In the summer of 1968, ABC was dead last in the ratings, behind CBS and NBC (“They’d be fourth, but there were only three,” jokes one talking head). Looking to offset its inability to provide gavel-to-gavel coverage of the Republican and Democratic conventions, the network hired two well-known intellectuals—William F. Buckley, Jr. and Gore Vidal—to debate each other on live television. Their explosive interactions fascinated viewers and changed public discourse forever.
Now on Blu-ray and DVD, the documentary Best of Enemies directed by Oscar winner Morgan Neville (20 Feet from Stardom) and Robert Gordon, chronicles the ten televised debates. On the right was William F. Buckley. Devoutly Catholic, he was the founder and editor of the National Review, the host of Firing Line, author of numerous books and the leading voice of American conservatism for his generation. On the left was Gore Vidal. A celebrated novelist Myra Breckenridge, Burr, Lincoln), playwright, essayist and severe critic of American foreign policy. Both skilled debaters, the two men made no effort to hide their contempt for one another. They loathed each other to the core. Though they saw the world through very different lenses, Buckley and Vidal shared an unmistakable sense of entitlement and a tremendous gift for the controversial.
While the network’s basic premise was to have the two men debate the issues with anchor Howard K. Smith acting as moderator, it was clear from that start that Buckley and Vidal wanted to tear each other apart. Each throwing jabs and uppercuts, more akin to a boxing match than a debate. Perhaps inevitably, things boiled over during the ninth debate when Chicago police attacked anti-war demonstrators. Vidal enticed Buckley by calling him a “crypto-Nazi” and Buckley replied by calling him a “queer.” Vidal knew he had won that fight simply by keeping his composure. “The network nearly shat” over it, recalled Dick Cavett.
Morgan Neville and Robert Gordon spent nearly five years searching archives and taping interviews with people who knew Buckley and Vidal resulting in an engrossing and informative look at the debates. The interviewees include Buckley’s brother, Reid; former talk show host Dick Cavett, who knew both men; former ABC publicist George Merlis, who participated in the 1968 debates and Sam Tanenhaus, Buckley’s authorized biographer, among others.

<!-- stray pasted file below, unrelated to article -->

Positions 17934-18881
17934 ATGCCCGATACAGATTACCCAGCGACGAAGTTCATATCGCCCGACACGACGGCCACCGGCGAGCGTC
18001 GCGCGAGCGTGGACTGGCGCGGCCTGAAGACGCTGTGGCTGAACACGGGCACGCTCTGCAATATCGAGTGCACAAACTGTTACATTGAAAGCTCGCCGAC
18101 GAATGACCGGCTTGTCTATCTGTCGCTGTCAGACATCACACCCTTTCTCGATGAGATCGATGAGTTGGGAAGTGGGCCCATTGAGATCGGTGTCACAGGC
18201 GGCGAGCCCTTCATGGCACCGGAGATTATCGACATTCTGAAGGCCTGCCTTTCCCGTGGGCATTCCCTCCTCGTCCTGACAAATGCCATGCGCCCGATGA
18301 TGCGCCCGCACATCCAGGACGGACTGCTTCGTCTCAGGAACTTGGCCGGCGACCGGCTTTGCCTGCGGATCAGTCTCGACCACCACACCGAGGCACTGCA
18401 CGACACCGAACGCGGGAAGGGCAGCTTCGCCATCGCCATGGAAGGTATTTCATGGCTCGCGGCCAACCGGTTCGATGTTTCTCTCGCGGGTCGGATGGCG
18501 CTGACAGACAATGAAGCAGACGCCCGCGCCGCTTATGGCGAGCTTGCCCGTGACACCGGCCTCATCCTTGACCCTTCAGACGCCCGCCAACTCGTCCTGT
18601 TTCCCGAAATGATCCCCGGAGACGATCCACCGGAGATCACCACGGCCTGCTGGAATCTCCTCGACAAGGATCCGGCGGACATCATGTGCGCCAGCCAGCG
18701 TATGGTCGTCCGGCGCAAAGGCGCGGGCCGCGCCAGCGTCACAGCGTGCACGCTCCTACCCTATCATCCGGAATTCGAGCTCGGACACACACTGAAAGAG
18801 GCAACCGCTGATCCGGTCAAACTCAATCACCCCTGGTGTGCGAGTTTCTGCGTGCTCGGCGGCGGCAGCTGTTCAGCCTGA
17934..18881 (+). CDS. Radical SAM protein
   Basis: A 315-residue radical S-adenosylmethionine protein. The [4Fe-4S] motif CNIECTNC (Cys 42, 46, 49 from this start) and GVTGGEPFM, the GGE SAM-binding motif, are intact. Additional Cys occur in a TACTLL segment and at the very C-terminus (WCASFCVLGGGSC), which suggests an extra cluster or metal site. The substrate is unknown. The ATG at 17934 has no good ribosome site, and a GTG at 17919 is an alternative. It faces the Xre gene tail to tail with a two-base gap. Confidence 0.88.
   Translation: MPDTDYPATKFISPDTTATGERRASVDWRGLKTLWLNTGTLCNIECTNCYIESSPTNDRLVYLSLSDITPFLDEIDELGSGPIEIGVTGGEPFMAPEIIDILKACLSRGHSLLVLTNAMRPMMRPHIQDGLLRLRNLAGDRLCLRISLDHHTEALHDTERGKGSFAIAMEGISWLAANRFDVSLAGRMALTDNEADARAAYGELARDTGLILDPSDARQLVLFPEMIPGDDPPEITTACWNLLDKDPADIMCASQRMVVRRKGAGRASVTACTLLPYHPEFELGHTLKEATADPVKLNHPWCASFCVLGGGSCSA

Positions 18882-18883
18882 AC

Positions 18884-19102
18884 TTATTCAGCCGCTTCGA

Actor Kelsey Grammer reads excerpts from Buckley’s writings throughout the soundtrack, doing a remarkable job reproducing his distinctive voice. Actor John Lithgow delivers excerpts from Gore Vidal’s writings. Although Lithgow sounds nothing like the late writer, he delivers the material with a flair Vidal likely would have appreciated.
Love them or hate them, William F. Buckley and Gore Vidal were two men who believed deeply in differing positions they held. They weren’t willing to be civil and measured for the 1968 debates just because that’s what audiences were used to up until then. In the process, they changed the news business forever.
Presented in the 1.78:1 aspect ratio and in 1080p, Best of Enemies is a mix of film types. The new interviews are shot in hi-def, the archival footage is made up of kinescopes, photos, videotape and newsreels. Much of it is in less than perfect condition and has been knitted together with color correction and digital manipulation. The filmmakers have done a solid job creating a nice flow between the archival footage and the new interviews. All and all, given the various types of materials used here, Best of Enemies looks as good as one can expect.
The DTS-HD Master Audio 5.1 is front heavy. The dialogue is fixed in the center channel and is clear throughout. The right is given over to Jonathan Kirkscey’s score. Bass does pop up occasionally, but this is a dialogue heavy piece.
English SDH, French and Spanish subtitles are included.
The following extras are available:
- Additional Interviews (HD, 105:40) A “play all” function is included. These excerpts provide additional prospective and debate footage. Andrew Sullivan, Christopher Hitchens, Dick Cavett, George Merlis, James Wolcott, Lee Edwards, Lynda Bridges, Matt Tyrnauer, Reid Buckley and Sam Tanenhaus.
- Interview with Directors Morgan Neville and Robert Gordon (HD, 7:13) The filmmakers discuss the history of the lengthy project.
- Theatrical Trailer (HD, 2:23)